Sociologists from the Russian Field gave new survey results of war sentiment in the country, with 44% of respondents supporting the idea of peace talks with Ukraine.
Yet, the almost identical number of Russians, 46%, believe that war must continue. If Putin could sign a peace agreement with Ukraine tomorrow, 75% of Russians would support this decision, and 60% of respondents would also support the decision to attack Kyiv again.
While divided over the simple question of war or peace, the results seem to show continued support for Putin as the country’s leader. The poll was conducted by telephone from September 29 to October 1 among 1,610 Russian residents.
The Paris-based International Energy Agency said on Monday in its quarterly gas report that European Union countries would need to reduce use by 13% this winter to conserve under the threat of a Russian cutoff of gas amid the war in Ukraine.
After Russia cut off most pipeline shipments, and in light of the Nord pipeline leaks over the past days, already scarce and expensive liquid gas that comes by ship could be extremely limited in supply. On Friday, the EU agreed to mandate a reduction in electricity consumption by at least 5% during peak price hours.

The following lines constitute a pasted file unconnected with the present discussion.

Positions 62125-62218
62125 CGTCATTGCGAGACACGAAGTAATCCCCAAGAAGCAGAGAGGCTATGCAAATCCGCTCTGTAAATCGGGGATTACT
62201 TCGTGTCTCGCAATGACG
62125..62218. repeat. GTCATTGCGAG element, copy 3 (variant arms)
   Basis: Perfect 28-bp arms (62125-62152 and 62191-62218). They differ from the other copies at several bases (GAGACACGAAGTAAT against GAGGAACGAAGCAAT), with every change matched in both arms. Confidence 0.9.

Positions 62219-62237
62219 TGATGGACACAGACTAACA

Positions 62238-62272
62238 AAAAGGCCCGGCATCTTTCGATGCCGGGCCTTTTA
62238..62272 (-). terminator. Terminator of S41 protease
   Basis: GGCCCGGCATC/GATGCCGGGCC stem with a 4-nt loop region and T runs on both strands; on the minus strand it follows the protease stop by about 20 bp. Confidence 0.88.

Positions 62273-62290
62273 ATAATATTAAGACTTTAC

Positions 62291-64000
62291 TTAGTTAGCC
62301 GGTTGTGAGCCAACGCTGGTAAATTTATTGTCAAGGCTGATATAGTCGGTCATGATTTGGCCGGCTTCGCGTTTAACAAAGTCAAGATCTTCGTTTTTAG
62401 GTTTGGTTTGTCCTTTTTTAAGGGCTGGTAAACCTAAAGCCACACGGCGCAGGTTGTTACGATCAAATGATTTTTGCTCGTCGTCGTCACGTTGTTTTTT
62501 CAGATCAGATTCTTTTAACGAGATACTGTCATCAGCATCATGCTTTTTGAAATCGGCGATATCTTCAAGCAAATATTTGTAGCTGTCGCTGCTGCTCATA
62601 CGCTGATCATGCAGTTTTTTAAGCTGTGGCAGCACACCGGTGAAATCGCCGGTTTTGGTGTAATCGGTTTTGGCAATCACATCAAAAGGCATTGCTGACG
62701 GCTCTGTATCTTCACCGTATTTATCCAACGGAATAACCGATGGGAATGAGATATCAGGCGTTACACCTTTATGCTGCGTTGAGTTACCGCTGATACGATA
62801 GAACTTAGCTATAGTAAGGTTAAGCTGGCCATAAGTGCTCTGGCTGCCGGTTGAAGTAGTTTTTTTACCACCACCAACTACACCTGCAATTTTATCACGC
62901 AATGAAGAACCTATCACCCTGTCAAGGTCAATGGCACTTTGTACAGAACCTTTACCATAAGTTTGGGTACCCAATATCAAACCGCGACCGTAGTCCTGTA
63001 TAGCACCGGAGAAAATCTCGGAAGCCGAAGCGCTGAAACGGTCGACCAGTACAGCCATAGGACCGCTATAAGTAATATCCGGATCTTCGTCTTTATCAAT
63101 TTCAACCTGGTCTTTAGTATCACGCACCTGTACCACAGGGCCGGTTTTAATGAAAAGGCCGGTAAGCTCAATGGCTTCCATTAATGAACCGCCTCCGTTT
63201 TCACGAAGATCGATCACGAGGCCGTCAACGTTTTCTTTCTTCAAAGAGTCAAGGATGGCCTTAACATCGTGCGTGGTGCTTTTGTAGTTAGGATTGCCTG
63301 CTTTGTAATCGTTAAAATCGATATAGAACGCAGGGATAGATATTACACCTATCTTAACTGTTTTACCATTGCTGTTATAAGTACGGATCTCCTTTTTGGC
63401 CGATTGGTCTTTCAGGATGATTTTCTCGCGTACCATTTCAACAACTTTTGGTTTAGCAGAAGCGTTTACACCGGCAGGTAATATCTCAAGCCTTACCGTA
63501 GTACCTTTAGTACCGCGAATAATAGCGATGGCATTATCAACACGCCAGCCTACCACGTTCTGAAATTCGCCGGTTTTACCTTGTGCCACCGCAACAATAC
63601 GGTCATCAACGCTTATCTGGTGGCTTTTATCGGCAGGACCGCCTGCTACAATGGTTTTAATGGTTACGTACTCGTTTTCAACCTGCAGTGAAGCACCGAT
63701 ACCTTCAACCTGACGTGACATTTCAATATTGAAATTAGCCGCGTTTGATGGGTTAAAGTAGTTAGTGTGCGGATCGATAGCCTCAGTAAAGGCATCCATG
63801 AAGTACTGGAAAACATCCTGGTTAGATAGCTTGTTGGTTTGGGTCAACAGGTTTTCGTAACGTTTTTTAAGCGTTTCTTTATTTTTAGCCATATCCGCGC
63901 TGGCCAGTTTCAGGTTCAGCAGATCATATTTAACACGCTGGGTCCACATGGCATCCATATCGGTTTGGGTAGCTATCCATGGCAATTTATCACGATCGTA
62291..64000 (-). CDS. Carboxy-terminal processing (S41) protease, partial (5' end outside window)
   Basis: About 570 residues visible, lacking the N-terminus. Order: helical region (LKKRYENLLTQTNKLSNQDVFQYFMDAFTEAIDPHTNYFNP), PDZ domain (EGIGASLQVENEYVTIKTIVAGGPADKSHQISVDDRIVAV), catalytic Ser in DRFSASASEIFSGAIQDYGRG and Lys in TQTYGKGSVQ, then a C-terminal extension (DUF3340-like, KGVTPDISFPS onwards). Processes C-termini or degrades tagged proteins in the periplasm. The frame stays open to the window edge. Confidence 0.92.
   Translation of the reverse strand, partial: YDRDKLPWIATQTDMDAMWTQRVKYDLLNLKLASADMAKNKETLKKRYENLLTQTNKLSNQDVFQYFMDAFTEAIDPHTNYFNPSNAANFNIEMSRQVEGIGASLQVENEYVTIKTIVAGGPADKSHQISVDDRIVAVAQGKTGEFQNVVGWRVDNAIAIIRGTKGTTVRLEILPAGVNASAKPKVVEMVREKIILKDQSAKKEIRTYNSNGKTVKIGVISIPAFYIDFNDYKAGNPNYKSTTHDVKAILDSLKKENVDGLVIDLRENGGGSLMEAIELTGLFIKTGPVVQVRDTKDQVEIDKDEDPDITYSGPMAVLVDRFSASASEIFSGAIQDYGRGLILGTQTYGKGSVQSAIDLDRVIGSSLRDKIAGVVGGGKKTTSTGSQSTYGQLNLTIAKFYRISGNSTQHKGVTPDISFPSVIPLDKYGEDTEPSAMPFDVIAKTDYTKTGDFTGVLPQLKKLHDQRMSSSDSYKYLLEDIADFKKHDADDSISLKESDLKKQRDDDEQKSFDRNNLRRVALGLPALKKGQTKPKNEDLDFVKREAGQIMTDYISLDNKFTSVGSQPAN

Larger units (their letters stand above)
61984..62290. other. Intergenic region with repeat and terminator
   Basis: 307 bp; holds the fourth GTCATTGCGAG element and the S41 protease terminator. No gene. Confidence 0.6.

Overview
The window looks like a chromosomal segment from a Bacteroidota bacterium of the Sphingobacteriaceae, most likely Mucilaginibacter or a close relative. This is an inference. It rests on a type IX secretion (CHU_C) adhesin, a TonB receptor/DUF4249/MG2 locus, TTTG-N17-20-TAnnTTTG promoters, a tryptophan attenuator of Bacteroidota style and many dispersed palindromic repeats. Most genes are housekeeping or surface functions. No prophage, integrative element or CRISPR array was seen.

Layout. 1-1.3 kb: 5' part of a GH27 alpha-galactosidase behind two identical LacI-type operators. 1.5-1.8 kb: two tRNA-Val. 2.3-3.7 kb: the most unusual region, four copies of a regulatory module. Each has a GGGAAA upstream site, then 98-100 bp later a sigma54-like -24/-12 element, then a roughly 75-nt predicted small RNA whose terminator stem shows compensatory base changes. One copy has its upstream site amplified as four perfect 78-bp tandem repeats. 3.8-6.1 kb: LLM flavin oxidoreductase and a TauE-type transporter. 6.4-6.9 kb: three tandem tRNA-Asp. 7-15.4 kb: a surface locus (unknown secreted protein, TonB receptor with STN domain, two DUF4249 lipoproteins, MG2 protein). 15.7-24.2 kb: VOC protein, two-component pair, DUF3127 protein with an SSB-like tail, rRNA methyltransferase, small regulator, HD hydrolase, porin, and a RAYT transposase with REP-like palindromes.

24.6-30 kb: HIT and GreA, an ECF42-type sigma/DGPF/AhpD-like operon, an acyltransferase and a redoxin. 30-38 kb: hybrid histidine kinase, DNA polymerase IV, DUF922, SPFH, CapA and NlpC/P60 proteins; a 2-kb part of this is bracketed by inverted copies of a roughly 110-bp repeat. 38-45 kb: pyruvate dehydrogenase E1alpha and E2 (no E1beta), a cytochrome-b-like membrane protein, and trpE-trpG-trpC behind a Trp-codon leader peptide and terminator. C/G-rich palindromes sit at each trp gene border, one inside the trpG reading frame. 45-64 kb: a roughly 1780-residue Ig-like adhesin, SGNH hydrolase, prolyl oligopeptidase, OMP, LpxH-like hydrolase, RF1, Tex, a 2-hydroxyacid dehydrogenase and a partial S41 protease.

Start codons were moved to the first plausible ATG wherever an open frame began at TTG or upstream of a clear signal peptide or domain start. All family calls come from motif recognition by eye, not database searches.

Russia and several European countries have been fighting over the supply of natural gas from Russia since the country's invasion of Ukraine in February, and the European Union says the Kremlin is using the flow of gas needed for energy in the region as an economic weapon. Eni, the biggest importer of Russian gas in Italy, said in a statement on its website on Saturday that it will not receive any of the gas it had ordered from Russia's Gazprom.
Authorities in Denmark said Sunday that the Nord Stream 1 pipelines have achieved stable pressure and stopped leaking natural gas into the Baltic Sea, a day after officials said the ruptured Nord Stream 2 pipelines also appeared to have stopped leaking.
At a recruitment center in St Petersburg
In the Russian city of Kazan, an 18-year-old woman was arrested after throwing a Molotov cocktail into the military commissariat building where men are being forced to sign up for the draft. It is one of at least 20 attempts to burn or blow up commissariats since Putin announced mobilization.
Across the country, mobilization efforts appear to be going slowly, writes Russian-language media Meduza. As reports continue of men trying to flee the country, the local commissars are being pressured to meet quotas of draft signups, which has led to reports of recruits chosen without regard to health, age, or military experience.
Ukrainian fighter jet pilot Colonel Mykhailo Matyushenko
From the first days of the war, ace fighter pilot dubbed “The Ghost of Kyiv” became a national legend in Ukraine. It was the “Ghost” who protected the capital from the air, destroying numerous Russian planes. Only later it was revealed that it was not one, but the group of pilots from the Ukrainian Air Force's 40th Tactical Aviation Brigade.
But there was a leader, who had been responsible for recruiting and training the new generation that ensured the successful defense: veteran Ukrainian fighter jet pilot Colonel Mykhailo Matyushenko known by the moniker Did (Grandpa).